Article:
Some were more outgoing than others; one elephant in particular, Onion, was feeling particularly down and in need of love: She had come to the EVP in 2010; having been difficult to control for a while, her then owners took extreme measures and cut a hole in her forehead which they then kept open and dug hooks into it each day to force her to do their will. After a few weeks of this she snapped mentally and they realised there was nothing they could do to make her work any more. She was brought to the EVP, broken in so many ways, and they started her on the long road to recovery. Unusually for an elephant, who generally form matriarchal groups and leave the males to wander alone, she formed a strong bond of friendship with a male elephant called Bob. They had a lot in common, having both been massively overworked in the logging industry and both having been deeply traumatised by their experiences, together they mooched around the forest and were doing well. Devastatingly, the week before we visited, Bob died. It was sudden and unexpected and shook the entire community deeply. The Bunong villagers came out en-masse and helped with his burial and performed a week of ceremonies to help his spirit pass from this world to the next, but out of everyone, Onion was the most deeply affected. She’d just lost her best friend and constant companion, and was looking for him and missing him deeply. The day after we arrived at the project, about a week after Bob had passed away, it was decided to give her a change of scenery and move her and the other three elephants from the valley they had shared with Bob for the last two years to the grassy hilltop. Moving the elephants around also gives them a change in diet and new things to learn about. We walked down the slopes of Heaven (the valley is named so because they have planted extensive amounts of extra bamboo, making it a kind of elephant all you can eat buffet) and met the elephants at the river where they had a wash and a splash. Their mahouts then directed them up the hill. This was obviously exciting for the other three elephants, who plowed up the hill, happily snacking on bamboo as they went. Onion though wanted to hang back, she was reluctant to leave the place that she so strongly associated with Bob, but also didn’t want to be left behind by the others; she came up the hill slowly, unsure and uncertain. That afternoon their mahouts brought them to the elephant washing station at Base Camp. (The elephants in the other two valleys go down to the river to wash, but when they are on top of the hill there is no easy to reach bathing area, so the EVP has a purpose built elephant washing area, fed by streams and with a trough they can drink from, this is where the volunteers get the full on soaking wet experience of elephant washing: hurling buckets of water over the elephants and scrubbing the mud off with brushes and hoses) This was a new experience for the elephants who had been brought up the hill that morning and while the other three were quite content to receive the superstar treatment of being washed with no effort from themselves, Onion stayed only briefly before deciding she had had enough. The next afternoon they were brought down to the washing station again, this time Onion stayed much longer, she seemed much more relaxed and chilled out, and also she was quite definitely intrigued by the scent of another male elephant who had been there about half an hour before! After washing we wandered up the hill and met up with her and the others, the other three stayed at the edge of the trees, pulling up grass and mud and happily throwing it over themselves. Onion though, almost gambolled into the open grassy area, and came right up to us, ears flapping and looking much happier than she had done the day before. It’s going to take her a long time to get over losing Bob, but I felt that we saw her make a big step in the right direction that day, she’s starting to spend more time with the other female elephants and make friends with them, and I hope to hear that she continues on this track in the future.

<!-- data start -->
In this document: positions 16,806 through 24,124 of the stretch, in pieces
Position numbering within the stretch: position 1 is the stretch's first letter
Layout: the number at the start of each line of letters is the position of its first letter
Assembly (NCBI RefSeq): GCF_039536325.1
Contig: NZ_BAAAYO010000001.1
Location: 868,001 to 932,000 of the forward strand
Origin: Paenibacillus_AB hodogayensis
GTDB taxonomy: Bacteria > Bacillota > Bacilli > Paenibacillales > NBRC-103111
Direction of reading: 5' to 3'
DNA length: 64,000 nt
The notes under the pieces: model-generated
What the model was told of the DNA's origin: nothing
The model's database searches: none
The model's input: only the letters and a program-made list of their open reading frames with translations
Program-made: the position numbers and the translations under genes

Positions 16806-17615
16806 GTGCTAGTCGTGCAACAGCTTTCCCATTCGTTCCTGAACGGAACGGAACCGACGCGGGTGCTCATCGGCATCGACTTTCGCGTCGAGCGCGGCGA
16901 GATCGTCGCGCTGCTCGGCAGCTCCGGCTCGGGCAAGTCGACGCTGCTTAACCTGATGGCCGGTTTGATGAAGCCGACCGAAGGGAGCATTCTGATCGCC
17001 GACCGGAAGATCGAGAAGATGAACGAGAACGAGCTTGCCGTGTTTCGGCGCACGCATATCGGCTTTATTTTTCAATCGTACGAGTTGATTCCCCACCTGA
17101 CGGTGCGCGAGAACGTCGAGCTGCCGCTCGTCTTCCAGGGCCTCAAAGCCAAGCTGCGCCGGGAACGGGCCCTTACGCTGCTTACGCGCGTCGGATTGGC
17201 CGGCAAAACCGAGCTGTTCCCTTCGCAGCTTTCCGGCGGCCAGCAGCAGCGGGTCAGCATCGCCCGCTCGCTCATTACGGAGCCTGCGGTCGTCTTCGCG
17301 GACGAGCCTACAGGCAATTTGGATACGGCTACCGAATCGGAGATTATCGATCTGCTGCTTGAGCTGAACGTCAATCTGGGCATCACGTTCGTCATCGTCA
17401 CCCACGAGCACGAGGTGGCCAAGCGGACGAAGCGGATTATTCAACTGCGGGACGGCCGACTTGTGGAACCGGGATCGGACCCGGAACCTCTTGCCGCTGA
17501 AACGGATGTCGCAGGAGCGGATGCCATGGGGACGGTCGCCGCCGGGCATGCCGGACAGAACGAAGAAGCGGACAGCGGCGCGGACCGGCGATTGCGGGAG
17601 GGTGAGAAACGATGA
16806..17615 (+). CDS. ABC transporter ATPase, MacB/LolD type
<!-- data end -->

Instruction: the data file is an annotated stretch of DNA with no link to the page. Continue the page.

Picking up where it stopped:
It’s not just the elephants that EVP looks after though, these elephants will never be able to go back to the wild, and while they spend their days learning how to behave as wild elephants do again, they need a mahout to look after them too. Traditionally, in the Mondulkiri region, the indigenous Bunong people have always used elephants as part of their way of life, and the EVP is working to help them maintain that relationship. When an elephant is brought to the EVP the owner continues to own it, and the EVP pays them a rental fee, the owner therefore does not lose the income they would make from working the elephant and has a reason to let them stay there. In addition, the EVP pays a salary to the mahout who looks after the elephant, this is very often a member of the family that owns the elephant, or they pay one of the local villagers to become a mahout if the owner does not or cannot look after it themselves. In instances where the owner does not want the elephant at all, the EVP raises funds to buy the elephant from the owner and then signs it over to a member of the local village who is then paid a salary to be the elephants mahout. In addition to this, the EVP supports the Bunong people with a healthcare program (while I was there there were 5 people from the villages in the local hospital, where everything, including the bed, medicine and food has to be paid for by the family, which they cannot possibly afford, so the EVP helps); they provide funding for education at all levels and help for the young people of the Bunong to find employment; they are assisting with funding and advice in the long process of land titling (Despite the Bunong people having lived in this area for thousands of years, they have no piece of paper that says that the land is theirs and therefore, officially, it belongs to the government. The land titling process involves mapping the area thoroughly using GPS and then submitting an application to the government to be granted the title deed to it, which given their love of bureaucracy and paperwork is a long and costly process! It is possible though and there have already been a few other places in Cambodia where this has been achieved); And, they are working closely with the WCS (Wildlife Conservation Society) to protect the remaining forest in this area. This involves paying for full time rangers to patrol the perimeters of the protected area, to stop illegal logging and poaching and ensure that the wild elephant population has enough forest to live and grow in.